(Personally, I *think* I have experienced something similar. It always happens in the shower when I'm looking at tiles on the wall, very close up. Suddenly my sense of depth disappears and it seems that I'm looking in to a strangely 3D abstract scene. The "wall-ness" just disappears.)

By the way, these are fascinating conditions which give us insight in to how vision works. The fact that people are capable of seeing "only one object" indicates that our brains parse the visual world in to "objects" - which is no simple task! (Plus, what constitutes an object is being constantly redefined! If the view is of a large room, a chair might be an object-unit. If one is directed to look closely at a chair, the arm of the chair might become an object-unit, and so on.)

Here is a YouTube video I just found of a man describing his simultagnosia and autism. Unfortunately I can't link you to the videos I was shown in my neuroscience classes of people with this condition because they are behind a paywall.
posted by Cygnet at 5:01 AM on January 30, 2012 [1 favorite]


It could be a migraine headache. These can produce vision problems. Your head may not hurt but it still is the same mechanism
posted by thermonuclear.jive.turkey at 5:15 AM on January 30, 2012 [1 favorite]


If I go to a website with a dark background and light colored text my vision goes all wonky - triggers a visual migraine if I stare at it too long. This got notably worse in my late 40s. When did you get your vision tested last?
posted by leslies at 5:43 AM on January 30, 2012


Hit post too soon - meant to add that I also have significant astigmatism.
posted by leslies at 5:44 AM on January 30, 2012


I get optical migraines that are caused by movement of light. Dappled light, moving water, light moving on crowds or ice all the things you mentioned can set them off randomly. Once I get one my vision goes crazy for a while, no headaches or similar just my vision gets "weird", the weirdness can vary from attack to attack and usually takes an hour or so to get back to normal.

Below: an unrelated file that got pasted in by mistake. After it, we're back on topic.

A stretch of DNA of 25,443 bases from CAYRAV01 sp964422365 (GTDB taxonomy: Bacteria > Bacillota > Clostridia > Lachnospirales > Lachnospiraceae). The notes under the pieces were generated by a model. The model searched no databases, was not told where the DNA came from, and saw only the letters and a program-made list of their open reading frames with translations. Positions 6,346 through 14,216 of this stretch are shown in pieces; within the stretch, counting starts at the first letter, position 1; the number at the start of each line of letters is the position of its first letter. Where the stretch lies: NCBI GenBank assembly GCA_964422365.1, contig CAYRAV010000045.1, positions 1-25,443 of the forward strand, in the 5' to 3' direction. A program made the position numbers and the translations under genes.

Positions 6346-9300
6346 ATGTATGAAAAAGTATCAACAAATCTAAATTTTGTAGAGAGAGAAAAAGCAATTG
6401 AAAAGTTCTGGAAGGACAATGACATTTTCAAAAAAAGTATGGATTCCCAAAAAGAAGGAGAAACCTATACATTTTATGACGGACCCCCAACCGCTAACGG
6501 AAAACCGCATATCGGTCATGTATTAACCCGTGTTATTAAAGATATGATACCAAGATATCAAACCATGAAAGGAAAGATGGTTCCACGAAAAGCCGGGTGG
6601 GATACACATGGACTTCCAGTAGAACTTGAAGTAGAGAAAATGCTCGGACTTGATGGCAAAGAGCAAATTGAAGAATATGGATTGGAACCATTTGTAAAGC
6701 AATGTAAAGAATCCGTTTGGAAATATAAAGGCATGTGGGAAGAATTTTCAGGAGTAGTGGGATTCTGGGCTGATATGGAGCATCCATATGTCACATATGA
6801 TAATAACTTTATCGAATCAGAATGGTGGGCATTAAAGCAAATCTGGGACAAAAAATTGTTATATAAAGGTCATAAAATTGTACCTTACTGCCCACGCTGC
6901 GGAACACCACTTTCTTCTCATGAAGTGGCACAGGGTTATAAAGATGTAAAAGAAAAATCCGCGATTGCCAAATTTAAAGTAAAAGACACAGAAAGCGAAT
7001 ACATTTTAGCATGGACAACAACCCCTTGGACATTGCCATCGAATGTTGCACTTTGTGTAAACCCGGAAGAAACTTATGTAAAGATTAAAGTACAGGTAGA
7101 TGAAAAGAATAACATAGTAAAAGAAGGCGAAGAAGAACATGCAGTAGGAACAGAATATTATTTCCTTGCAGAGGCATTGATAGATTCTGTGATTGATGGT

I would mention it to a doctor next time you are there, as mine is indirectly caused by a mild but annoying neurological problem, having said that when ever the subject has come up conversation it appears a lot of people get them without having anything else wrong.

I'd get my eyes checked though it could just be you need glasses.
posted by wwax at 7:00 AM on January 30, 2012 [1 favorite]


taff: Indeed, I've never had any luck with stereograms.

WasabiFlux: I had thought it might have something to do with motion, because often it has come from seeing lots of complex motion, but the latest instance where it was just some ice in front of me makes me think otherwise.

three blind mice, leslies: I don't think I've ever had those happen. I'm 29. I think these episodes might actually be decreasing in frequency as I get older, though I haven't really been keeping records or anything.

Cygnet: I have idly wondered what it says about my brain's processing. My hand-wavey hypothesis was that processing the object-identification information became too 'computationally complex', so that processing functioning is turned off or broken until its had a chance to 'reset'.
posted by Hither at 7:46 AM on January 30, 2012


This sounds familiar to me. I have some challenges in perception and stereoscopy because of a lazy eye in childhood. Something that works for me in "rebooting" from this is to close one eye for several seconds.
posted by Sidhedevil at 10:54 AM on January 30, 2012


I have a similar thing happen sometimes, notably when I'm reading the newspaper in the morning. It just lasts a few seconds, until I make it stop (I'm not sure how I do this). I also have a strongly dominant right eye, a lazy left eye, and have never been able to see a "Magic Eye" picture. It happens more with my glasses than with my contacts, I believe.

So... no idea about what it is or what it's called, but hi there.
posted by The corpse in the library at 10:30 AM on January 31, 2012